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What can marketers learn from a rugby match?

Wimbledon and RFU Client Executive, IBM

So another set of QBE Autumn games has come to an end for England. After a frustrating start with near misses against the best two teams in the world (New Zealand, then South Africa), England managed to finish on a positive note after two wins against Samoa and Australia. Their results score card reads: won two, lost two; points for 103 points against 81.

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As any sports fan will tell you, that is only part of the story. Stuart Lancaster and his coaching team will now be dissecting every game, every play and every player to look at how they can improve as a team, and as individuals. A key component in that deliberation will be data: data from the players (who all wear GPS devices and heart rate monitors), video analysis, training performance data and match statistics analysis. A cornucopia of information to be sifted through to find patterns and insights that will provide an edge as they head into 2015 and the Rugby World Cup.

As Lancaster builds his team to take on the world in September he is also looking to build a connection with fans around the country: to engage them in supporting the team and to inspire them to get involved in the tournament and ultimately help grow the game of rugby. Understanding what your fans and customers are thinking is pretty important, as any chief marketing officer (CMO) will tell you.

To gain insight into this, IBM (official analytics provider to the RFU) carried out some social listening to find out who the fans’ top players were for each match. The idea was simple: use the statistics tracked during the game, social media buzz, pundits’ “man of the match” and post-match fan poll to determine a “most influential player.” The results are in the table below:

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So what does this tell us? Well, first let’s look at how the information was captured. The “most influential player” is a pure analytics view. The IBM TryTracker analytics look at key events in the match and allocate scores to events such as line breaks which carry weightings dependent on the players team position and scrum half. This is the pure numbers view of the match, like reading a quarterly sales report.

The social analysis was carried out during the match window including half time. Using Watson technologies, IBM listened for broad engagement using specific hashtags, player twitter handles and player names. Social sentiment analysis was also used to identify the positive (or negative) tone and then the top three England "social" men of the match were derived and ranked based on volume, rate of content posted and positive sentiment. Think of this as your real-time customer marketing analysis or a view of how the product or brand is being perceived right now.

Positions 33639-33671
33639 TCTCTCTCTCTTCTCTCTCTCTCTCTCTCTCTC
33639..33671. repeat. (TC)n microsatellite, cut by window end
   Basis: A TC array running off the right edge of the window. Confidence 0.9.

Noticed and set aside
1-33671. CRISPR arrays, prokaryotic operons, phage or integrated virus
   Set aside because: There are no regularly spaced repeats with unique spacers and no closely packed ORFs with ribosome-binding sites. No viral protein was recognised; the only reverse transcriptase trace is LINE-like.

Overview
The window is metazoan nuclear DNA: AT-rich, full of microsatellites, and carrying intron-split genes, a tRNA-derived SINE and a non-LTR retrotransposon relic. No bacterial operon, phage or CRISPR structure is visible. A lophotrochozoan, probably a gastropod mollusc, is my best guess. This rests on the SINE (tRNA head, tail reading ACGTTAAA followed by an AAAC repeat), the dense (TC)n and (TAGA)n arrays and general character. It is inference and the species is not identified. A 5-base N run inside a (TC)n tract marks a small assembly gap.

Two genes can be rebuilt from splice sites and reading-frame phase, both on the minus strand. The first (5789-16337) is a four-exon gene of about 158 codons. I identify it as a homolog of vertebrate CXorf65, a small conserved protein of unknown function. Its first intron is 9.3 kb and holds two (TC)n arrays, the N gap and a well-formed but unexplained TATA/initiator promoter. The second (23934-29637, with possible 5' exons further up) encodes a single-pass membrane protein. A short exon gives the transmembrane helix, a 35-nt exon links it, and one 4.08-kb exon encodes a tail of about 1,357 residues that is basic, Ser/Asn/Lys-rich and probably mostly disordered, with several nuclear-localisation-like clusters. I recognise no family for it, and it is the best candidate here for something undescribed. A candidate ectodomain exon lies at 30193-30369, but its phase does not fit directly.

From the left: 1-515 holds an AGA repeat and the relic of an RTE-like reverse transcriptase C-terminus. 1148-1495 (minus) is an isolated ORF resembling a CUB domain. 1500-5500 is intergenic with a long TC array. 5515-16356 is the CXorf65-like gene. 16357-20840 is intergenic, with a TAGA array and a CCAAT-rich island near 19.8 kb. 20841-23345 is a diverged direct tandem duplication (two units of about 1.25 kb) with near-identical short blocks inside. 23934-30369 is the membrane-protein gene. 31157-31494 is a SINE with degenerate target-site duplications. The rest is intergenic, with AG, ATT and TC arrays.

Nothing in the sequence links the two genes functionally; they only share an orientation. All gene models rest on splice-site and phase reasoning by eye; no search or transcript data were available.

The pundits’ man of the match was decided by Stuart Barnes, the Sky commentator and ex England player, so a man with great insight into the game—in business terms, your long standing territory sales lead. Due to his long involvement in the game he will see things others may miss, but he makes his decision based on what he sees in front of him not on data (in this case).

Based on all of these inputs a readers poll was then set up asking for the views of Telegraph Sports readers; think of this as your paid focus group for market research—insightful but a longer lead time to generate a response.

All of these tools are used every day by organizations and marketing functions around the UK. So what can we learn from the outcomes?

  • Put your social media analysis in context before making decisions: Look at the New Zealand game where Jonny May was the stand out winner. This came down to a moment of brilliance where he rounded two New Zealand defenders to score early on. However it was David Attwood’s performance in the line out and his awesome tackle count, just days after the birth of his first child, that topped the statistics view and readers poll. Don’t be blinded by noise but see it for what it is.
  • Head (internal analytics) and heart (social chatter) don’t always agree, but consider both: The pundits’ man of the match and statistics man of the match only aligned once in the final game where Ben Morgan scored two tries to help see off Australia. Even then, however, it was George Ford who topped the social conversation due to his consistent work throughout the match to keep the team moving. You will generate lots of buzz for headline grabbing activities but you need those consistent high performers to keep you moving forward in sport and in business, so don’t focus on one at the expense of another.
     
  • Sometimes your knowledgeable decision makers see things differently—ensure they have all the information to get the most value: In the Samoa match, Chris Robshaw’s tackle count of 22 (out of 131 for the whole team) saw him win the pundit man of the match. George Ford however topped the stats ranking, was second on the social analysis (where Robshaw didn’t get into the top three) and also won 67 percent of the poll vote. Having the view of senior decision makers is important, but if you want to connect with your customers you need to balance that with external data points.

As the opportunities for understanding your customers from listening to social media grows, so does the need for an understanding of how to maximize the value from those new insights. Real-time data can inform decisions and help you get closer to your clients. However you must judiciously blend the use of technology with awareness of both the power and pitfalls of using that data. As with any data in any organization, its power comes from the insights and analysis you apply to it, not in the raw material itself.

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